“Merry Christmas, Hailey!” I slugged it back, handed her the glass, and continued to elbow my way through the crush until I had a clear view of the beauty and the thug.
“Signorina Accardi,” the man said, running his fingers over his front teeth, I assumed to make sure they were all there.
I squinted. They weren’t.
“Ms. Accardi,” she said, backing away from him.
“Miss Accardi.” He stood and towered over her once again.
He was huge, looked threatening, and I felt the blood pounding in my ears. Beat. Beat. Beat. Something primal and masculine surged inside me and my throat tightened with the need to save this girl. I was torn between throwing myself between them or just going old school and tackling this asshole.
“Ms. Violet Accardi,” she said. “Not Signorina. Definitely not Miss.”
“Your uncle instructed me to bring you to him.” The ogre snapped his fingers.
She shook her head. “Uncle Vincent does not get to decide what I do or don’t do.”
“You are to meet your betrothed. Don’t make problems.”
She stamped her stiletto heel. “I am not meeting some random guy Uncle Vincent wants me to marry. Besides, do you even know where we are? Hello? White Glove Agency holiday party? I signed up for a matchmaking service. How do you know I haven’t met the right man already?”
“I would know.” He smirked. “Everyone in your family would know if you’d met the man you were supposed to marry. Your mother would stand on top of her roof, bang the soup pot with a spoon and announce it to the entire neighborhood.”
“Wrong. Mom stopped doing that when Raffi got engaged to Cheryl.”
“So, fiery,” he said, fanning his face.
“So, stupid,” the young woman said. “It rained the night before. Mom slipped, lost her footing, and slid down the fucking roof. Thank God she caught herself on the overhang before she fell off or I would have been attending her funeral instead of holding her hand after meniscus surgery.”
He crossed himself.
“She promised me, ‘Violet, if I don’t die on this stupid, cold, hard table with an ugly cap on my head that’s totally not my color, never again will I climb onto the roof and bang a pot. I’ll just post the news on Facebook.”
“‘That sounds like a plan, mama,’ I told her.”
“Still fiery,” the thug said.
I squirmed through the last of the people who had been sneaking glances at the pair, but for whatever reason hadn’t intervened. I caught my breath and stared at her.
Violet was mid to late twenties, petite, and in great shape. My eyes ran up her body. She wore black high heels, her calves lithe, defined. She was short, a little curvy, her thick brunette hair twisted into a soft updo secured with a rhinestone pin, her lips ruby red.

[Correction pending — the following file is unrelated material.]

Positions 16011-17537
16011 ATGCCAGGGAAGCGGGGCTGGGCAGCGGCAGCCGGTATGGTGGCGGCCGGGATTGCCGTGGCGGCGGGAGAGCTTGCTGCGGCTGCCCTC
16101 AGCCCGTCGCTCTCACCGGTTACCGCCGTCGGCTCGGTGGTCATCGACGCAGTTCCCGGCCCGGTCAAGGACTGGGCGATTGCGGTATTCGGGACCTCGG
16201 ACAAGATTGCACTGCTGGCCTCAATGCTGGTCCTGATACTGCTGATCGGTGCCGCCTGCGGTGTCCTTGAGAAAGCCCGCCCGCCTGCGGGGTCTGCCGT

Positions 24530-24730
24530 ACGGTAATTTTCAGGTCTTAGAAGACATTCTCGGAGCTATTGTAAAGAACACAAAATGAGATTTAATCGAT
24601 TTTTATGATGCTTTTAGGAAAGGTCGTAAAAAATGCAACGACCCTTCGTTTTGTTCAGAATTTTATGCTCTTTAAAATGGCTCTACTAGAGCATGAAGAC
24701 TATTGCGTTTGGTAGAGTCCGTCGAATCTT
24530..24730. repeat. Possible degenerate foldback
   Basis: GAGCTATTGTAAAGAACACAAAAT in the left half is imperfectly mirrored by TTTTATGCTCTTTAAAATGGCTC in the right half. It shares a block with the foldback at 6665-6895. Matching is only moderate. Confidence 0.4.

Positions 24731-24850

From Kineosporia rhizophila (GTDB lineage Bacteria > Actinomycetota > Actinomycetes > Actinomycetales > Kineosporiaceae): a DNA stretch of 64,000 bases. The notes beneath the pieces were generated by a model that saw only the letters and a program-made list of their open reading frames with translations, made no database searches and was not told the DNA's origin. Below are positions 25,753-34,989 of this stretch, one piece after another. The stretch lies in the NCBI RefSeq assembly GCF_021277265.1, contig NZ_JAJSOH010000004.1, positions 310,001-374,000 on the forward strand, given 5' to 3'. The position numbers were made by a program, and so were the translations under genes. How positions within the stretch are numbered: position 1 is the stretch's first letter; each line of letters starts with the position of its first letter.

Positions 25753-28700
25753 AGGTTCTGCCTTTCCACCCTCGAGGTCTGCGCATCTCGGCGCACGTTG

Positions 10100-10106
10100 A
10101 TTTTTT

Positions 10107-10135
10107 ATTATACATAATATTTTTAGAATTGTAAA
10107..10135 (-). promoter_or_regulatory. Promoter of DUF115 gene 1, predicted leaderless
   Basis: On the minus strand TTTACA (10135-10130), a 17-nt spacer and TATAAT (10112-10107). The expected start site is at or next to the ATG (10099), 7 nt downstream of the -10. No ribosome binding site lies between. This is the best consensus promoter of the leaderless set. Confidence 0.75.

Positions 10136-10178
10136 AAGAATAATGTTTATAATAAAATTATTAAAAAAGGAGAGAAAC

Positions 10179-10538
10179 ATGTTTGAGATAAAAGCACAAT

I strode to her side. “Violet. Sorry I’m late.” I took her hand, raised it to my mouth, and brushed my lips against the inside of her wrist. Her skin was soft, like the velvet on her dress, her perfume, sexy, intoxicating.
“Right…” She squinted up at me.
“Always your Aiden, my darling.”
“You’re not just ‘late,’ Aiden.” One eyebrow arched toward her hairline suggestively. “You’re horribly late. Where have you been?”
“Busy putting out fires. Making sure the drinks were flowing, the food was on track, and the party was perfect.”
“Is it?” She stared at me, a hint of a smile tugging up the corners of her lips.
Beauty was a risk-taker and frankly that was a turn on.
“Now it is.” I stared down at her, my dick waking up, throbbing against the confines of my dress pants. Beat. Beat. Beat. “Now that I’m with you.”
Salvatore glared at me. “Who are you?”
“You’ve never met?” Violet asked. “Might I introduce you to my favorite man in all of Chicago.” She swiveled and leaned in toward me. She stood on her tiptoes, her skirt brushing against my legs, causing a chill to zip down my spine before it detoured into my cock and then my balls.
She kissed me and my heart plummeted. Her mouth was soft, her breath warm. Her long hair brushed like silken strands across my face and I inhaled deeply. I was tempted to put one hand behind her narrow waist and draw her flush against me. But she pulled away, and stared up at me expectantly with large, chocolate eyes.
“Oh, Violet. You remembered the favorite part of my day.”
“What’s that?” she asked.
“Kissing you, love. The favorite part of my day will always be kissing you.”
“Oh.” She blinked.
I extended my hand to the beefy man who towered over me. “Hello. Nice to meet you.”
He stared at my hand like I had leprosy. “How do you know Violeta Accardi?”
“You haven’t heard the news? I’m the luckiest man in Chicago. Maybe the entire world.” I matched his stare. “Pleased to make your acquaintance. I’m Aiden Black. Violet’s fiancé.”
The Matchmaker: A Playing Dirty Rom-Com Copyright © 2017 Pamela DuMond ~ All rights reserved.